In the Afterword, author Malcolm Gladwell notes a common theme in his national bestseller, Blink:
“We live in a world saturated with information. We have virtually unlimited amounts of information at our fingertips at all times, and we’re well versed in arguments about the dangers of not knowing enough and not doing our homework. But I have sensed enormous frustration with the unexpected costs of knowing too much, of being inundated with information. We have come to confuse information with understanding.”
Blink is interesting in that it makes precisely this point. Decision-makers sometimes become paralyzed when decisions focus on every possible outcome, every legal consequence and a dedication to being able to defend their decision. This is true, even in the face of the obvious—when the “right” decision is inherent or known.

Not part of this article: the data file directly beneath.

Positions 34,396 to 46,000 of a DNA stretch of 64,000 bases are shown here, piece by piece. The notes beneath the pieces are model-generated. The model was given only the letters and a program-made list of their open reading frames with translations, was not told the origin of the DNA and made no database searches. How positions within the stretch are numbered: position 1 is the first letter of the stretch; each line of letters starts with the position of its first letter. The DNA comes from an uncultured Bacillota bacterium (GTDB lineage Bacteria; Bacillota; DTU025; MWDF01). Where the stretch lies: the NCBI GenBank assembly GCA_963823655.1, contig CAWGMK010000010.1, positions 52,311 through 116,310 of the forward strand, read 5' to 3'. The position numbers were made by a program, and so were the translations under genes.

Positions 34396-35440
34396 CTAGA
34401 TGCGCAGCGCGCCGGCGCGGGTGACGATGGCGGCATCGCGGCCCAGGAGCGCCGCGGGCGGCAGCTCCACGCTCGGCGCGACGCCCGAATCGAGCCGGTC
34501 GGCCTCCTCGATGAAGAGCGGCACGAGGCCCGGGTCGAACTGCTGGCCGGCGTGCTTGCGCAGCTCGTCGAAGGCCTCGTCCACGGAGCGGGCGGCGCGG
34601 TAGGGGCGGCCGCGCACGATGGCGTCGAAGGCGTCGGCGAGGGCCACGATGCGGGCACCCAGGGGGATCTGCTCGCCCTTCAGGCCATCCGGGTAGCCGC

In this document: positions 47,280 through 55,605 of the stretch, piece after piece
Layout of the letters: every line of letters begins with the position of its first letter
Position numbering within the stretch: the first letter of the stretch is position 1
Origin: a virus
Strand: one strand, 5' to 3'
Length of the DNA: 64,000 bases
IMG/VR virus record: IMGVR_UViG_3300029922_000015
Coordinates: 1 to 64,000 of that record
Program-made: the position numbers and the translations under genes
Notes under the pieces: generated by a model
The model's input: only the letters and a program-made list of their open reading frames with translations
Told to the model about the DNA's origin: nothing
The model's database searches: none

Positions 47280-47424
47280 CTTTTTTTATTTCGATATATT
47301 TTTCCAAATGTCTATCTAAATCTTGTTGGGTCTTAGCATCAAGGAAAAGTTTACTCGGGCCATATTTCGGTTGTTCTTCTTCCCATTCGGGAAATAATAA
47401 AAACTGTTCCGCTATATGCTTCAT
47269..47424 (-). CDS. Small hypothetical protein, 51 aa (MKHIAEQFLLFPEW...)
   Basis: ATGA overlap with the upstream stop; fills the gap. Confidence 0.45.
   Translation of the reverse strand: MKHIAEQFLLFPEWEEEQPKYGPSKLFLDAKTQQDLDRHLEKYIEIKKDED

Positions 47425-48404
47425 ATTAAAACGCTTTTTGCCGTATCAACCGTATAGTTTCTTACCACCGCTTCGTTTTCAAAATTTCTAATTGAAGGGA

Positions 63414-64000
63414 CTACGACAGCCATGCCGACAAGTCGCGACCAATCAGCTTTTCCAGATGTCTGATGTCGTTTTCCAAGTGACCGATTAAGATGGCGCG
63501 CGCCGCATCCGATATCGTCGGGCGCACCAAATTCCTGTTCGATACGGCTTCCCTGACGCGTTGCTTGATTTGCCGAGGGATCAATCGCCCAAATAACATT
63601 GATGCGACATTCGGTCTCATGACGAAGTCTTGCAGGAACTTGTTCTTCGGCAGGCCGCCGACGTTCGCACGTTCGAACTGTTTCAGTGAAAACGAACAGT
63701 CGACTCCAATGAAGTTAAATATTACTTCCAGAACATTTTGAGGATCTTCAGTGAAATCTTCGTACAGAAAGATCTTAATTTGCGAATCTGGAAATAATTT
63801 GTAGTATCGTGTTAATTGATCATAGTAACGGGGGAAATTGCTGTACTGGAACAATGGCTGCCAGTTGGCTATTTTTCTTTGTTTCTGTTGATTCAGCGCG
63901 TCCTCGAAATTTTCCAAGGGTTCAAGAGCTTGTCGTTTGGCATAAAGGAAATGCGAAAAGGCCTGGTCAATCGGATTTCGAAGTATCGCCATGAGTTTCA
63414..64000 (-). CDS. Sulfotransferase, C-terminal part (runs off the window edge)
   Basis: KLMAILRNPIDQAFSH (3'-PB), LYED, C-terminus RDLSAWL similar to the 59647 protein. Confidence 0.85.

In one example, he details the imprecision by which emergency room physicians could diagnosis a heart attack. Because of liability, and the sheer number of medical factors, physicians were often cautious in their diagnosis—resulting in expensive treatment for patients that were not having a heart attack. Gladwell then compares this to an algorithm created by Lee Goldman that uses a decision-tree based on only three factors that easily out-performed the physicians that had access to all of the medical and patient information.
Although the book is subtitled, “The Power of Thinking Without Thinking,” neither Gladwell nor myself is suggesting that decision-makers make rush decisions based entirely on a “gut-feeling.” Rather, the idea is that there is a point of diminishing return and confusion that needs to balanced with understanding the heart of the problem. Sometimes less is more; sometimes a few simple answers are better than every other possible explanation.